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Millennials and Opioid Addiction

by General Marketing

Since the late 1990s, alcohol and drug-related deaths, as well as suicide, have steadily been on the rise for people from all age groups and every community. Data published by the non-profit Trust for America’s Health suggests that the impact on those in their 20s and 30s is particularly pronounced. These young adults born between the years 1981 and 1996 are known as millennials.

Over the course of a single decade, from 2007 to 2017, millennials have seen a 35% increase in the number of suicide deaths and a 69% increase in the number of alcohol-induced deaths. However, the most surprising statistic is the number of drug-related deaths, which has increased by 108% among millennials. Prescription opioids have risen in prominence as this generation’s most commonly misused drug.

As prescription opioid misuse continues to plague the United States, millennials could be at greater risk of addiction than ever.

Why Opioid Addiction Has Been Devastating for Millennials

The report by Trust for America’s Health shows that America’s opioid epidemic has devastated millennials over the last 20 years. Not only has the rate of fatal opioid overdoses risen by 500%, but those involving synthetic opioids has soared by a staggering 6,000%.

Why are millennials particularly at risk for drug misuse, especially with prescription opioids? These tragic statistics are not a coincidence. Young people today face a variety of risk factors that are different from previous generations and can lead to feelings of despair and hopelessness.

Student Loan Debt

Young people are trying to start their lives under the massive weight of student loan debt. Because the cost of higher education continues to skyrocket, 40% of millennials have outstanding student loans. That means nearly half of their income goes toward loan payments. For those just starting their careers, this creates a huge financial strain. This debt reduces their ability to buy a home, afford car payments and even start a family.

Risky Behaviors

Youth is characterized by risky behavior taking, which may be related to the brain’s continued development. The frontal lobe, which controls key functions like impulse control, is not fully developed until a person’s mid to late 20s. Millennials may be more at risk of drug use compared with adults from the previous generations.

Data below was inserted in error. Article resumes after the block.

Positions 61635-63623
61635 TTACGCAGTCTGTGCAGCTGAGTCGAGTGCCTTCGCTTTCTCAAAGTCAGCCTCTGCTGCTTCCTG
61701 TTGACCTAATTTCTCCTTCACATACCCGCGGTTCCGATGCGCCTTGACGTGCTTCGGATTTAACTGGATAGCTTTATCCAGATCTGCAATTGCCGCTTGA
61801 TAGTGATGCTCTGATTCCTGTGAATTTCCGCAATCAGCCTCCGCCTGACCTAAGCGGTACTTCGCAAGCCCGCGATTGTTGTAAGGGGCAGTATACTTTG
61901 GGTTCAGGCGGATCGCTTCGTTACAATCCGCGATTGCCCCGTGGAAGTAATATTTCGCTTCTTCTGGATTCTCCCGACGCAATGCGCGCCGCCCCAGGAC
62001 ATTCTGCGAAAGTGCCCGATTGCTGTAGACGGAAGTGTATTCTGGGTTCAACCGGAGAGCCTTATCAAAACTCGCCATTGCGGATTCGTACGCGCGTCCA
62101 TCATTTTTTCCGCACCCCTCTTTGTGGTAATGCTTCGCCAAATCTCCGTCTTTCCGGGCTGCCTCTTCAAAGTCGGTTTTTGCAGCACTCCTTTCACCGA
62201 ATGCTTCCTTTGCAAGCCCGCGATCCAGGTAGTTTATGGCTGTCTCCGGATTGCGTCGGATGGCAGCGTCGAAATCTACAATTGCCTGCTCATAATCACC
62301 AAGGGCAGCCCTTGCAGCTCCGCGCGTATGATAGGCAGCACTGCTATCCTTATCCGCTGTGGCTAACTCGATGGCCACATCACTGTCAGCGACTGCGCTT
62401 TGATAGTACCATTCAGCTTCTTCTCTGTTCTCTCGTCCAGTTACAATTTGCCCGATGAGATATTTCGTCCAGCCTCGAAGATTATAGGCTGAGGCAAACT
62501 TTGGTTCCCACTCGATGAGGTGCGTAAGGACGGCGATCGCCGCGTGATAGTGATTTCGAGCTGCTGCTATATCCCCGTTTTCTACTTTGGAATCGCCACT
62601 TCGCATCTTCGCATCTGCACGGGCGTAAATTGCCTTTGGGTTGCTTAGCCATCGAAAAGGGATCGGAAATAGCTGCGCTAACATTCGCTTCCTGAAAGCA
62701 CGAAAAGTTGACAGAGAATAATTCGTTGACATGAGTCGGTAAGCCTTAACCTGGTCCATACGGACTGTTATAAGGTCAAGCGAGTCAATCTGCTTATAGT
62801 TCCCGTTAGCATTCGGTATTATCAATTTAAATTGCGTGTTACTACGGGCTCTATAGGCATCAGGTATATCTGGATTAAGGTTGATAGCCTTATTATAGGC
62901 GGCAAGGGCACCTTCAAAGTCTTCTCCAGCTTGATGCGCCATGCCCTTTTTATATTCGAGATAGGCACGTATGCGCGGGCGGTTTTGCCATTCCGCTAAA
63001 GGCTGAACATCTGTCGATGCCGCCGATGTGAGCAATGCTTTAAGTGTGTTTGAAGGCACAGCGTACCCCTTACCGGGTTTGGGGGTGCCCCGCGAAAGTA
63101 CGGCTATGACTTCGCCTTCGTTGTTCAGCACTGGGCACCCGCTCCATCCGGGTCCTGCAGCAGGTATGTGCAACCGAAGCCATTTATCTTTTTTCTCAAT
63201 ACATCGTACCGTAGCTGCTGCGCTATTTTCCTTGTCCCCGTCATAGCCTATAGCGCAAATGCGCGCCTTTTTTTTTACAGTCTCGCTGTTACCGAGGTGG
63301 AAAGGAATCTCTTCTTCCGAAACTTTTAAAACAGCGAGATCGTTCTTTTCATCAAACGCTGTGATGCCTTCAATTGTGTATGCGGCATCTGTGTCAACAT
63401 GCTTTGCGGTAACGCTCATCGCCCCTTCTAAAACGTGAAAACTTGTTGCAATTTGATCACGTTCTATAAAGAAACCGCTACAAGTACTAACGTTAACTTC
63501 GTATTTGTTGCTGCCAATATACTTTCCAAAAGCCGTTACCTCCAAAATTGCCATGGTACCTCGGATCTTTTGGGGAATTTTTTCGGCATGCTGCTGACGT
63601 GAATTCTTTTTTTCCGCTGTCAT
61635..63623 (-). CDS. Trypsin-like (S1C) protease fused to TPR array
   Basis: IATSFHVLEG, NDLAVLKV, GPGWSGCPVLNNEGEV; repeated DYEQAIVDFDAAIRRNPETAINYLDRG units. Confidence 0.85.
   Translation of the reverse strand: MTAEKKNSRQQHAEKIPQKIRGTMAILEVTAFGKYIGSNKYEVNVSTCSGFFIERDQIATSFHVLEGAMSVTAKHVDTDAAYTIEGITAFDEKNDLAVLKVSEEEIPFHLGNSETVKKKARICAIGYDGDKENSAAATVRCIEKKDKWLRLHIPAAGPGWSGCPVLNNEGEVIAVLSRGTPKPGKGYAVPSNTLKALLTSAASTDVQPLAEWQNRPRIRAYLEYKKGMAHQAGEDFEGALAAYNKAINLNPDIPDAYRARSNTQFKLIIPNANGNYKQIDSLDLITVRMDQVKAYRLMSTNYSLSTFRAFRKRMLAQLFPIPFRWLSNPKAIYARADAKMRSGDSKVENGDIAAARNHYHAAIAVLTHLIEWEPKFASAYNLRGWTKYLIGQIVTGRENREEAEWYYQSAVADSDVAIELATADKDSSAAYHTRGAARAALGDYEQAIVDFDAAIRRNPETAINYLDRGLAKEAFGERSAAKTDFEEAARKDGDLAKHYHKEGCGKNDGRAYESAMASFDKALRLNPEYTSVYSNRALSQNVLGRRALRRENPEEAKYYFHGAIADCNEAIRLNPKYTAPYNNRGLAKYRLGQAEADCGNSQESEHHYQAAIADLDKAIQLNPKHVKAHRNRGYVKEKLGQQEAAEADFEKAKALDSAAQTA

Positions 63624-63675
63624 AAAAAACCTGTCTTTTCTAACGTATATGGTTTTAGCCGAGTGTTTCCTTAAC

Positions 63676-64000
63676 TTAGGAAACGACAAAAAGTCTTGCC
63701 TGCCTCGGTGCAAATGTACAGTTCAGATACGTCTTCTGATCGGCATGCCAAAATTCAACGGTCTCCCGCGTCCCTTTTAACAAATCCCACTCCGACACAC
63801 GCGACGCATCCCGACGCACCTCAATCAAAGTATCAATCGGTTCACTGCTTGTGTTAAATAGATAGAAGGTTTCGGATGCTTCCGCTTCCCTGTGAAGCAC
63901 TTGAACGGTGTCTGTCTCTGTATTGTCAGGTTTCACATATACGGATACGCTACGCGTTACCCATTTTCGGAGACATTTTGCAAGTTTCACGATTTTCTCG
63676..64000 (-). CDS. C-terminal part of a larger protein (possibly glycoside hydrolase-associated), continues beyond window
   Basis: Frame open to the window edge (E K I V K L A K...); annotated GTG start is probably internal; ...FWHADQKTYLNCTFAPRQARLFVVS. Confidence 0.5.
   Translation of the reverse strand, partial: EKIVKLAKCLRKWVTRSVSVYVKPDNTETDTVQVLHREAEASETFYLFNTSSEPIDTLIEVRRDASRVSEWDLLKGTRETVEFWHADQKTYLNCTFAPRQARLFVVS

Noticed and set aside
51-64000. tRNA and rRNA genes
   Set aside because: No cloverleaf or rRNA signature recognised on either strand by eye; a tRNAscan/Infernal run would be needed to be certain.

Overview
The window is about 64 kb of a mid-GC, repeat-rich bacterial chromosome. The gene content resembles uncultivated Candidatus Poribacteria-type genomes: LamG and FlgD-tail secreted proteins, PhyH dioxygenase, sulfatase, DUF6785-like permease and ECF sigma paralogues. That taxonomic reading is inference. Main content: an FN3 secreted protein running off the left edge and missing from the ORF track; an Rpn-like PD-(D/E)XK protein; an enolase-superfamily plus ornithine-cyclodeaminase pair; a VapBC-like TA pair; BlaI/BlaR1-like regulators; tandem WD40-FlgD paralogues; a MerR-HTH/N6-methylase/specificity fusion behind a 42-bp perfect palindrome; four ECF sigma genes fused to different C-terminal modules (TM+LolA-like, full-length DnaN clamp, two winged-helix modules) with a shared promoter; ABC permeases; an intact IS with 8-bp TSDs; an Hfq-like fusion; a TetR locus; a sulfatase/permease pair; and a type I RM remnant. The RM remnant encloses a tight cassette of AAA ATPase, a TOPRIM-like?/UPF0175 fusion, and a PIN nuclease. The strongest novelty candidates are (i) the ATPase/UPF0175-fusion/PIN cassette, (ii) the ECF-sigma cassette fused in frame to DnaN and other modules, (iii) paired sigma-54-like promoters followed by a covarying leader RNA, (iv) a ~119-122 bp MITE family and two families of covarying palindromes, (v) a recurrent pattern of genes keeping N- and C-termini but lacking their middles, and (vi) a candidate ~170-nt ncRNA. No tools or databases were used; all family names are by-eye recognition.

Ease of Access

More than half of young adults in the millennial generation believe it is easy to gain access to illegal opioids. This ease of access only serves to fuel opioid misuse.

Financial Instability

Millennials begin their careers with few financial safety nets, especially when compared to previous generations. Even though one-third of the nation’s workforce are millennials, they face a considerable number of hurdles leading to financial insecurity, including:

  • Crippling unemployment rates
  • Difficulty establishing a career
  • High costs of health care and health insurance
  • Rising housing costs
  • Raising children on low wages
  • Economic strain caused by the Great Recession

The Importance of an Opioid Treatment Program for Millennials

Because of the overwhelming factors facing millennials, the report published by The Trust for America’s Health recommends several actions that could improve this generation’s outlook. One of the most important suggestions is improving access to treatment to help millennials overcome opioid use disorder.

If you or a loved one is struggling with opioid addiction, don’t hesitate to contact Health Care Resource Centers today. We specialize in medication-assisted treatment for opioid use disorder. To find out more, reach out to HCRC online or give us a call at 866.758.7769.

Medically Reviewed By:

Health Care Resource Centers Clinical Team

Health Care Resource Centers Clinical Team

Health Care Resource Centers Clinical Team

The Clinical Team at Health Care Resource Centers is our team of physicians and medical directors within the organization. HCRC is a CARF accredited organization and has been providing addiction treatment services for over 32 years in the New England area.

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